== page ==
The TL:DR comment on this is also the conclusion.

It was a group of rather committed and also individually competent rationalists, but they quickly came to the conclusion that while they could put in the effort to become much better at forecasting, the actual skills they'd learn would be highly specific to the task of winning points in prediction tasks, and they abandoned the project, concluding that it would not meaningfully improve their general capability to accomplish things!!

What you (can) learn from something might not be obvious in advance. While it's possible they were right, it's possible they were wrong.

And if you're right, then doing the thing is a waste, but if you are wrong then it's not.*

*Technically the benefit of something can equal the cost.

U(x) = Benefit - Cost. The first is probabilistic - in the mind, if not in the world. (The second may be as well, but to lesser extent.)

If this is instead modeled using a binary variable 'really good (RG)', the expected utility of x is roughly:

Outcome_RG*p_RG + Outcome_not*(1-p_RG) - cost

But this supposes that the action is done or not done, ignoring continuity. You to superforecaster you, is a continuum. If this is broken up into into intervals of hours then there may exist both a number of hours x and y, such that U(x)-cost >0, but U(y)-cost < 0. The continuous generalization is the derivative of 'U(x hours) - cost', and it becomes zero where the utility has stopped increasing and started increasing (or when the reverse holds). This leaves the question of how U(x) is calculated, or estimated. One might imagine that this group could have been right - perhaps the low hanging of fruit of forecasting/planning is Fermi estimates, and they already had that skill/tool.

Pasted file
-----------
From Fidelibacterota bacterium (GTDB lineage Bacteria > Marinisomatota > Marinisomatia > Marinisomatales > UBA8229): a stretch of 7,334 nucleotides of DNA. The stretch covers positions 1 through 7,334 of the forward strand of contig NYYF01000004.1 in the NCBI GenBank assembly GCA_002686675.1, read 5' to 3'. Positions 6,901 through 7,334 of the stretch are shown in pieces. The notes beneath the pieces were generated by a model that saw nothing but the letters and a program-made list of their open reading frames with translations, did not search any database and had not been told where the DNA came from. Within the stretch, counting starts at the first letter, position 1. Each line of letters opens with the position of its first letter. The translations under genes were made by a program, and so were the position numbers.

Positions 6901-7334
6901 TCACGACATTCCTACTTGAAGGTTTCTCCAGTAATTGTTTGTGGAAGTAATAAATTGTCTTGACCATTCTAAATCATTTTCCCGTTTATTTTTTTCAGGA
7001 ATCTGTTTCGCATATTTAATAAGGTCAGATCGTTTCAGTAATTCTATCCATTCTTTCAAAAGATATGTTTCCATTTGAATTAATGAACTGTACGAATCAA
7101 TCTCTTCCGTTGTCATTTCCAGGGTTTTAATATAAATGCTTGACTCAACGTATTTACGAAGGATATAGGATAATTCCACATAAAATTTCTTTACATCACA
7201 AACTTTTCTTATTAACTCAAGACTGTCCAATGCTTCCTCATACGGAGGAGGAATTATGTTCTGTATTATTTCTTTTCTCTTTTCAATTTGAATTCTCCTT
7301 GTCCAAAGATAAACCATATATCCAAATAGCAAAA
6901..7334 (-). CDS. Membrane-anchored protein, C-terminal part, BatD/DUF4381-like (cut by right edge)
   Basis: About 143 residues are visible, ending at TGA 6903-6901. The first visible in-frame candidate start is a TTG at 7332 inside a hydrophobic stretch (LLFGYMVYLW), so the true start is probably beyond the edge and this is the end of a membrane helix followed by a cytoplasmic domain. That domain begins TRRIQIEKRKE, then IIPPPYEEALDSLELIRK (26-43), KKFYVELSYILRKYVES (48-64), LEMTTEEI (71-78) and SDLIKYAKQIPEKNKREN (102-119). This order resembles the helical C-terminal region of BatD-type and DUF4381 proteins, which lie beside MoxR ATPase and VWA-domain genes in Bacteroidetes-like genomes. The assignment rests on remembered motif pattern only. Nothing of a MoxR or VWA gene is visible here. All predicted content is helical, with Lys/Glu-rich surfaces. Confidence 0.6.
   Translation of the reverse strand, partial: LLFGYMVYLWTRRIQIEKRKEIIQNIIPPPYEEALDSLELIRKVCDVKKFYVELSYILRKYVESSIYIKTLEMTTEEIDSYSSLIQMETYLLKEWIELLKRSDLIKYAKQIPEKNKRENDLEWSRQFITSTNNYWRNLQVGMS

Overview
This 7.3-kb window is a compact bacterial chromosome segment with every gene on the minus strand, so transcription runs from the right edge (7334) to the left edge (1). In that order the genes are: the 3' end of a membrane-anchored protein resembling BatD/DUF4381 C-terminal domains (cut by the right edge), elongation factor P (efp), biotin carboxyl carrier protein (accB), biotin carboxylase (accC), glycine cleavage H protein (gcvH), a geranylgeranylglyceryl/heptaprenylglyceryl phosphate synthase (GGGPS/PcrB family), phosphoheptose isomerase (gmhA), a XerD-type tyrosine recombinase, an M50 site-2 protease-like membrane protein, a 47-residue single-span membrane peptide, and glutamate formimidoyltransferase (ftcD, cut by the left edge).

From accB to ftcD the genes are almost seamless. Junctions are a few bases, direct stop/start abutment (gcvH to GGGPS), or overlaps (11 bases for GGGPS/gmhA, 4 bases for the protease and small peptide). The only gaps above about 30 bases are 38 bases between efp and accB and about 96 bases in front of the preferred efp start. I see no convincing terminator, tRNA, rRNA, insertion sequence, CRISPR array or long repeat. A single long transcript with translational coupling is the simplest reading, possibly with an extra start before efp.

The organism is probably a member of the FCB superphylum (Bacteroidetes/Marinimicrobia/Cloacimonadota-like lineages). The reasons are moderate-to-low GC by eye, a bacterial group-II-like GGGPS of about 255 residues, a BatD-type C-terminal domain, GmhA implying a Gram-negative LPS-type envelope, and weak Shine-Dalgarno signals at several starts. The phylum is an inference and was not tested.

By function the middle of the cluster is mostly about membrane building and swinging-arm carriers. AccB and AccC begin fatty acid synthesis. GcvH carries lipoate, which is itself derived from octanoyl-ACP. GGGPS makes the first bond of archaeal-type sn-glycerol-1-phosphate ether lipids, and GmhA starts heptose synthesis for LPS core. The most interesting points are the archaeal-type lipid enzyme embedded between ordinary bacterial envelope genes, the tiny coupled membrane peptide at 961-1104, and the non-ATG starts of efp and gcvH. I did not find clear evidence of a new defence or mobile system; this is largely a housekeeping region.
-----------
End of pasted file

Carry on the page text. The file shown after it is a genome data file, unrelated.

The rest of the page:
Forecasting (predicting the future) is all well and good if you can't affect something, but if you can then perhaps planning (creating the desired future) is better. The first counterexample that comes to mind is that if you could predict the stock market in advance, then you might be able to make money off of that. This example seems unlikely, but it suggests a relationship between the two - some information about the future is useful for 'making plans'. However, while part of what information that will/could be important in the future may be obvious, that leaves:

  • how to forecast information about the future that's obviously useful (if the forecast is correct)
  • the information that's not obviously useful, but turns out to be important later (This is usually lumped under 'unknown unknowns', but while Moravec's paradox** can be cast as an unknown unknown, the fact that no one had built a machine/robot that did x yet, could be considered known.)

**Moving is harder than calculating.

Since one can't do most of the things in the world for oneself, expert judgement has to be one of the upstream skills chosen for investment/cultivation.


And while prediction may be a skill, even if a project 'fails' it can still build skills/knowledge. On that note:

What could/should be a part of a 'practice' of rationality?

What skills/tools/etc. will (obviously) be useful in the future? and

What should be done about skills/tools/etc. that aren't obviously useful in the future now, but will be with hindsight?